Walk around Belper, Holbrook or Makeney and you may not realise how much of the fabric of these places was shaped by one family; the Strutts. Jon Millhouse and George Henshaw of Planning & Design Practice Ltd, writing for Derbyshire Life, discuss what they have discovered about the Strutt family’s built legacy, through their projects and research.
Many people will be familiar with Strutt’s North Mill at Belper, built by William Strutt in 1804 using a revolutionary iron-framed fire proof design, to replace the cotton spinning mill constructed by his father Jedediah Strutt in 1786 but destroyed by fire in 1803. Thanks to the designation of the Derwent Valley Mills as a World Heritage Site by UNESCO in 2001, there is also increasing awareness of the role that Strutt’s mills along with a handful of other late 18th Century pioneering cotton mills within the valley, played in kick-starting the industrial revolution and establishing the blueprint for the factory system and dependent industrial communities.
The Strutts were not only responsible for building cotton mills and workers housing however. They built various community facilities for their workers at Belper and Milford, and also built or upgraded a number of outlying farms to secure a reliable food source. After selling the mills in 1897, the family set about expanding and re-developing Belper. Much of the fabric of the town as it stands today can be attributed to the Strutts, and many of the houses and farms in neighbouring villages can trace their history back to the family’s investments.
Jon explains more “I have been fortunate enough to work on several projects involving the restoration of Strutt properties. Learning more about their history has proved fascinating. We obtained consent for the restoration and re-use of a 17th century farmhouse and barns at Highfield Farm Holbrook on behalf of trustees of the estate, who still own and manage a handful of properties in the area. Also on behalf of the estate, we recently submitted an application to restore Larch Tree Cottage at Hazelwood, a delightful building dating back to the 17th century and (we believe) the oldest property in the village.
At Grange Farm, Milford, a former Strutt farm now in private ownership, we obtained consent for the conversion of a disused stone barn, which should help to secure its long term future.”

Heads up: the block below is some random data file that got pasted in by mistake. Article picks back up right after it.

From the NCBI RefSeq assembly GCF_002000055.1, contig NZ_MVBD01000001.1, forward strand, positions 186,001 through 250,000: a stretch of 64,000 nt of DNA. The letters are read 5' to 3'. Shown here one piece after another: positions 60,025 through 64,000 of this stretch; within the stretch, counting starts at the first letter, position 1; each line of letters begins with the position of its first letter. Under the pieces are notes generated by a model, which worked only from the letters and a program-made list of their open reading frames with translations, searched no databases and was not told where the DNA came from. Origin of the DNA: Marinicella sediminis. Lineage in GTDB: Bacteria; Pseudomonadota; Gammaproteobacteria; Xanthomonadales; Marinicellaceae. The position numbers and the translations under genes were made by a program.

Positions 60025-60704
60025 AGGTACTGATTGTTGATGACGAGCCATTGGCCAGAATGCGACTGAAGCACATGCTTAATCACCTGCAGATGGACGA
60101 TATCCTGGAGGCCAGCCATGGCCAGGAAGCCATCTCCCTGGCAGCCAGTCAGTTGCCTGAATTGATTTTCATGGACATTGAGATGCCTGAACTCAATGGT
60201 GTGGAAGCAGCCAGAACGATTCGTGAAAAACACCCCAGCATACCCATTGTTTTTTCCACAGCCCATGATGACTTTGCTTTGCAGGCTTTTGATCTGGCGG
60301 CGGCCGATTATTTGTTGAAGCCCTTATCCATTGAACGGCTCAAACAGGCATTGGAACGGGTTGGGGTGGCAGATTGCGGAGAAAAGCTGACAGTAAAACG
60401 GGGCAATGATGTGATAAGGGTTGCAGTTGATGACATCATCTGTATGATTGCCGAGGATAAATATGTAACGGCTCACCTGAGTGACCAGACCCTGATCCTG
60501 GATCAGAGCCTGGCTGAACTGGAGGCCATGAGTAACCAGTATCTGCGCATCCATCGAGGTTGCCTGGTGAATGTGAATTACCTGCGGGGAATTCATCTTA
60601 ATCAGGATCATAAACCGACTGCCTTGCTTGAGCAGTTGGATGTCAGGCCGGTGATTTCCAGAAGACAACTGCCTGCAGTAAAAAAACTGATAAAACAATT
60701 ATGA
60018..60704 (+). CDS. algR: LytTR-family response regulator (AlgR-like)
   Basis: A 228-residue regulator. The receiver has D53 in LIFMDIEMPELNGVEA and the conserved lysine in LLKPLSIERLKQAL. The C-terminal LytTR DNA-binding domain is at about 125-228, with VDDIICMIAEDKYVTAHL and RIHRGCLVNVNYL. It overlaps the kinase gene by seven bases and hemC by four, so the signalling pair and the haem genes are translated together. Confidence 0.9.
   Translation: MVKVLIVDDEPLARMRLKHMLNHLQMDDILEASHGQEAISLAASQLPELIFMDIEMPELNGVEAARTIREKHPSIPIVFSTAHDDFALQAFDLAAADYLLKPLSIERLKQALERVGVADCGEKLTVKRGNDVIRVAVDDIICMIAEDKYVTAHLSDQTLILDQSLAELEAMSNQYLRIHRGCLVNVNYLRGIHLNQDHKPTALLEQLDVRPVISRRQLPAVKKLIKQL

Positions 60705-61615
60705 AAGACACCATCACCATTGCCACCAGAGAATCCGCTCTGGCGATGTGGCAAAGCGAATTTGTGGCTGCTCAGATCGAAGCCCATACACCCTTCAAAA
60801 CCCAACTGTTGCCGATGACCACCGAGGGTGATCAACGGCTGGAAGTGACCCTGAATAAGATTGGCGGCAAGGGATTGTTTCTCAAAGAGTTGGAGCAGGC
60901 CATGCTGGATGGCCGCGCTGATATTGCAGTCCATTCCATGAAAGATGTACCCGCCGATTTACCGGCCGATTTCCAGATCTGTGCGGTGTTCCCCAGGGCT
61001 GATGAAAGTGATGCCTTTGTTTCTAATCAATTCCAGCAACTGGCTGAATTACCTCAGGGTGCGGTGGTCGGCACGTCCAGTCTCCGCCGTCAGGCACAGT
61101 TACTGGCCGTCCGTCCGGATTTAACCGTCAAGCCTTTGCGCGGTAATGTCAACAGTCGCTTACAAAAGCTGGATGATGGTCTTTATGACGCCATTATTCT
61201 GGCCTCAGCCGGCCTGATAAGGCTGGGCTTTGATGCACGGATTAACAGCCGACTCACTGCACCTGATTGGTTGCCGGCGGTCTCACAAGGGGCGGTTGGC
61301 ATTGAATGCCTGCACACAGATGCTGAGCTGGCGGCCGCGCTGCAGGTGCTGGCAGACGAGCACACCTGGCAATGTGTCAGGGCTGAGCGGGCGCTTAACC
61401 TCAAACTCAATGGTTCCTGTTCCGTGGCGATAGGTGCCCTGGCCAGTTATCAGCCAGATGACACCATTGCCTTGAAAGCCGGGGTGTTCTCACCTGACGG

Grange Farm enjoys a pleasant outlook on a hill overlooking Milford, where Jedediah Strutt also built a cotton mill and workers housing.
Jon continues “One of our most interesting projects was at Holly House Farm, Blackbrook, for its links to the Strutt story, even though it was never owned by the estate. Holly House Farm was owned by the Slater family. Samuel Slater, also known as “Slater the Traitor”, famously absconded to America after serving an apprenticeship at Strutt’s Mill in Milford, taking its industrial secrets with him. He built ‘Slater Mill’ in Pawtucket, Rhode Island in 1793, America’s first fully mechanised cotton spinning mill. Fondly remembered in the States as ‘the father of the American Manufacturers’ he helped to set the country on its path to becoming an industrial super power. You might say that this was all part of the Strutt legacy, even though the family would presumably not have approved at the time!
Only a ruin survives where the original farmhouse once stood, although Slater’s descendants did return in the 1920s to construct a much larger farmhouse immediately to the north, in the grand American neoclassical style. It is doubtful whether the remnants of the original farmhouse would survive for too many more years, so we obtained consent for a novel, contemporary building which will span and showcase the old ruins, hopefully preserving them for prosperity.”
Having made their mills as efficient as possible, the Strutts decided to use their industrial expertise by experimenting on the farms. Their understanding of factory work flows led to unconventional yet efficient farm layouts, for example taking advantage of the fall of the land to aid movement of raw materials between each process. Examples of these layouts can be found at Dalley Farm and Cross Roads Farm, close to the family home of Bridge Hill, providing easy access for experimentation whilst providing produce for the family and large workforce. Wyver Farm at Belper and Moscow Farm at Milford were also built on these principles.
William Strutt, eldest son of Jedediah, focused his energies on fire resistant construction methods, the industry being blighted by early timber frame buildings when containing flammable cotton material. Using an iron framed construction, the mills became fireproof and after applications at Belper, Milford and Darley Abbey the Strutts moved onto making their model farms fireproof.
The building of the estate portfolio by the Strutts resulted in the purchase of existing farmsteads, mostly in poor condition, where improvements were also made.
The major innovation of farm buildings by the Strutts ended around 1860, although it was still encouraged with the Strutt’s architects, Hunter & Woodhouse, winning second place in a national competition by the Royal Agricultural Society for model farm buildings in 1911.
Hunter & Woodhouse were not only commissioned by the Strutts to work on farm buildings, but the renovation of a number of important Strutt based houses in the area as well as the construction of many new buildings, particularly in Belper.
Jon concludes “the Strutts left a technological legacy, but also a physical one, which we can still appreciate today.”
Jon Millhouse is a Chartered Town Planner and member of the Institute of Historic Building Conservation. He can be contacted on 01332 347371.